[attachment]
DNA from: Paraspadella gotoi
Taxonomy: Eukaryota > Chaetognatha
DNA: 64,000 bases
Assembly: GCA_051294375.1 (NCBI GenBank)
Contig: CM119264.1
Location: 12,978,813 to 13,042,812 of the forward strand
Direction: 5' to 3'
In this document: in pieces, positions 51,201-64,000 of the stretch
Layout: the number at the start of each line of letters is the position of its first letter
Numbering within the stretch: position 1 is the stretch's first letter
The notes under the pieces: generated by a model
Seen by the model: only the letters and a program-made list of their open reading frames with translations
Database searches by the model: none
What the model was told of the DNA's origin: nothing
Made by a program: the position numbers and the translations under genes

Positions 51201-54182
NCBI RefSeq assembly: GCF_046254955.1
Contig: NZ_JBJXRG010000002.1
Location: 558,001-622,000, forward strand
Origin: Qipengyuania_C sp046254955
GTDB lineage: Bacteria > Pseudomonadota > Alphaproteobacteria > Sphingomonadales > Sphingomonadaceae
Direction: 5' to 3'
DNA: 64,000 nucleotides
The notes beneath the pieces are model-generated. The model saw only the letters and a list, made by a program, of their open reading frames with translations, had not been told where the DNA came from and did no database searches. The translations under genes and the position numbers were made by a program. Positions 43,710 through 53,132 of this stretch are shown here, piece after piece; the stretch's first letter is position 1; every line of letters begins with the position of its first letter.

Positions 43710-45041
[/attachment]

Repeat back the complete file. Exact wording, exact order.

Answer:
DNA from: Paraspadella gotoi
Taxonomy: Eukaryota > Chaetognatha
DNA: 64,000 bases
Assembly: GCA_051294375.1 (NCBI GenBank)
Contig: CM119264.1
Location: 12,978,813 to 13,042,812 of the forward strand
Direction: 5' to 3'
In this document: in pieces, positions 51,201-64,000 of the stretch
Layout: the number at the start of each line of letters is the position of its first letter
Numbering within the stretch: position 1 is the stretch's first letter
The notes under the pieces: generated by a model
Seen by the model: only the letters and a program-made list of their open reading frames with translations
Database searches by the model: none
What the model was told of the DNA's origin: nothing
Made by a program: the position numbers and the translations under genes

Positions 51201-54182
NCBI RefSeq assembly: GCF_046254955.1
Contig: NZ_JBJXRG010000002.1
Location: 558,001-622,000, forward strand
Origin: Qipengyuania_C sp046254955
GTDB lineage: Bacteria > Pseudomonadota > Alphaproteobacteria > Sphingomonadales > Sphingomonadaceae
Direction: 5' to 3'
DNA: 64,000 nucleotides
The notes beneath the pieces are model-generated. The model saw only the letters and a list, made by a program, of their open reading frames with translations, had not been told where the DNA came from and did no database searches. The translations under genes and the position numbers were made by a program. Positions 43,710 through 53,132 of this stretch are shown here, piece after piece; the stretch's first letter is position 1; every line of letters begins with the position of its first letter.

Positions 43710-45041